John Ruggiero
University of Dayton

Michael Bond
University of Arizona
Paul Gessing
Rio Grande Foundation
D.W. MacKenzie
Independent Researcher

Raymond Sauer
Clemson University

Bryan L. Boulier
George Washington University
Stephan F. Gohmann
University of Louisville
Abir Mandal
University of Mount Olive

D. Eric Schansberg
Indiana University Southeast

Harry P. Bowen
Queens University of Charlotte
Kenneth V. Greene
Binghamton University
Michael Marlow
Cal Polytechnic State University

Pete Sepp National Taxpayers Union

Adam Brandon
Earl L. Grinols
Baylor University
Timothy Mathews
Kennesaw State University

Carlos Seiglie
Rutgers–Newark Colleges of Arts & Sciences

Klajdi Bregu
IU South Bend
Stephen Happel
Emeritus Professor of Economics, Arizona State University
Jeffrey Mazzella
Center for Individual Freedom

Alan C. Shapiro
University of Southern California

Bryan D. Caplan
George Mason University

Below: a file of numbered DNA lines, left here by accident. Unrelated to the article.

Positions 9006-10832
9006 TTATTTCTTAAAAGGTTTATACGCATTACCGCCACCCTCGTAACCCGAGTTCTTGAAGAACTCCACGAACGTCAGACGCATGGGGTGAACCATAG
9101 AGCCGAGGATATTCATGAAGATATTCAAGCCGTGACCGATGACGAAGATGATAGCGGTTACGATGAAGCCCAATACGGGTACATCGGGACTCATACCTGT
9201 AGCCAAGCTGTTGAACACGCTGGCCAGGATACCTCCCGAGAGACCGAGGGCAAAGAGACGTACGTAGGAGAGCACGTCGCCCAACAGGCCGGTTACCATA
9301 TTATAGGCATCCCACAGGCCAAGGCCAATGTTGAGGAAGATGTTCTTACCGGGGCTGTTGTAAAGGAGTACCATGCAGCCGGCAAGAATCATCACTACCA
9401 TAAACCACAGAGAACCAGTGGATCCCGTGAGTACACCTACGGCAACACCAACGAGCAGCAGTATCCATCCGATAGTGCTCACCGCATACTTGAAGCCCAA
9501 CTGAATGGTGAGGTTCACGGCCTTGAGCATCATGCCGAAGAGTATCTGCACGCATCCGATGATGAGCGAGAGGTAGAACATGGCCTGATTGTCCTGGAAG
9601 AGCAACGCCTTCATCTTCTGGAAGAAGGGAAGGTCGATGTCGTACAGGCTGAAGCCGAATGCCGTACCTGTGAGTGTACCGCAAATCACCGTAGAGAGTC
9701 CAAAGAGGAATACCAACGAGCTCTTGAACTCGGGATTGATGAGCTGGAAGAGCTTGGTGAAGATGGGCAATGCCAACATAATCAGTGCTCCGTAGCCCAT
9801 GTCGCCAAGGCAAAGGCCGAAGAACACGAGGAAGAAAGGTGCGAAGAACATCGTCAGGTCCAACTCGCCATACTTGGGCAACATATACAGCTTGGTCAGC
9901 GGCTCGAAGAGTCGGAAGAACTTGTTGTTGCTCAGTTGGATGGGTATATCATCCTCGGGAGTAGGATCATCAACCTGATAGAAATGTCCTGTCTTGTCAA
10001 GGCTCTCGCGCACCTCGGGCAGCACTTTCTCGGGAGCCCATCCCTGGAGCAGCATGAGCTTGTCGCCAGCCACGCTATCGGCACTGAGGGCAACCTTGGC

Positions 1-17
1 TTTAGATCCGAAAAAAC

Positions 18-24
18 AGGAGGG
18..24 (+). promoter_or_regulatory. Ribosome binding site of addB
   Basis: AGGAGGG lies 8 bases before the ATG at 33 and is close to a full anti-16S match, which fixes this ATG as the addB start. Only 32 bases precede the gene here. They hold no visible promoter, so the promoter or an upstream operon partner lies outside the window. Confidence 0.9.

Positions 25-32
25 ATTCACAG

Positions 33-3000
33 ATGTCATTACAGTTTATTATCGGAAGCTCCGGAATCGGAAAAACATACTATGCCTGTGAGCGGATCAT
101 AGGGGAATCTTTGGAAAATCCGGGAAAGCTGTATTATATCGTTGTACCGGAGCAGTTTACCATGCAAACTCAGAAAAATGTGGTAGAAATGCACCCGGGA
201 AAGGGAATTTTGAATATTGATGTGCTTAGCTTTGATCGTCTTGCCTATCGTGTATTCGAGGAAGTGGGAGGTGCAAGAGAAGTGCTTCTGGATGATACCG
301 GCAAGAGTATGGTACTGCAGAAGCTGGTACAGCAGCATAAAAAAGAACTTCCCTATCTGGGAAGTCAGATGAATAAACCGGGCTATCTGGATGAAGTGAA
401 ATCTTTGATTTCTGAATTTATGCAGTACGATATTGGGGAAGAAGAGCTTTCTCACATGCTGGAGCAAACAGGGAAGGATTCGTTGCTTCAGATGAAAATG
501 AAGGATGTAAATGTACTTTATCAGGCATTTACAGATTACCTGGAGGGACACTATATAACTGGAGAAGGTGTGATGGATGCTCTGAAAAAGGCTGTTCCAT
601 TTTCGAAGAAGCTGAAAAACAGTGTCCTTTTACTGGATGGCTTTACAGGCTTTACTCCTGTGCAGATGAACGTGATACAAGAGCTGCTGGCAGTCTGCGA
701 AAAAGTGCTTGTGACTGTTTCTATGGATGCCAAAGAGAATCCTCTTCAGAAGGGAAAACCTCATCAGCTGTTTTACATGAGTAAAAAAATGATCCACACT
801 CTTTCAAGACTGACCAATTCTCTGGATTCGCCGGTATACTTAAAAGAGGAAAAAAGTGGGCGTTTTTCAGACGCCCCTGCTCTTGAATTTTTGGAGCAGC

Jeffrey E. Haymond
Cedarville University
Michael J. McIlhon
Metropolitan State University

William F. Shughart II
Utah State University

William J. Carney
Emory University
Elizabeth Hicks
Consumer Choice Center
Roger Meiners
University of Texas - Arlington

Brian P. Simpson
National University

K.C. Chen
California State University, Fresno
John Hoehn
Michigan State University
Thomas Miller
American Enterprise Institute
Vernon L. Smith
Chapman University
Agnitra Roy Choudhury
Auburn University-Montgomery
John S. Howe
University of Missouri
Daniel Mitchell
Center for Freedom and Prosperity

George B. Tawadros
Winona State University

Paul F. Cwik
University of Mount Olive
Miren Ivankovic
Anderson University
Robert F. Mulligan
Indiana University East

Grace-Marie Turner
American Healthcare Choices

Gregg Dimkoff
Grand Valley State University
Barry Keating
University of Notre Dame
Michael C. Munger
Duke University
Edward Tufte
Yale University
Andrew Economopoulos
Ursinus College
Kishore G. Kulkarni
Metropolitan State University of Denver
Darren Brady Nelson
The Heartland Institute
Richard Vedder
Ohio University
James Edwards
Conservatives for Property Rights
George Langelett
South Dakota State University
Jane Orient
Association of American Physicians and Surgeons

Deborah Walker
Fort Lewis College

Frank Falero
California State University
Nicholas A. Lash
Loyola University-Chicago
Sheri Perez
College of Southern Nevada

Benjamin Zycher
American Enterprise Institute


Institutional affiliations are provided for identification purposes only.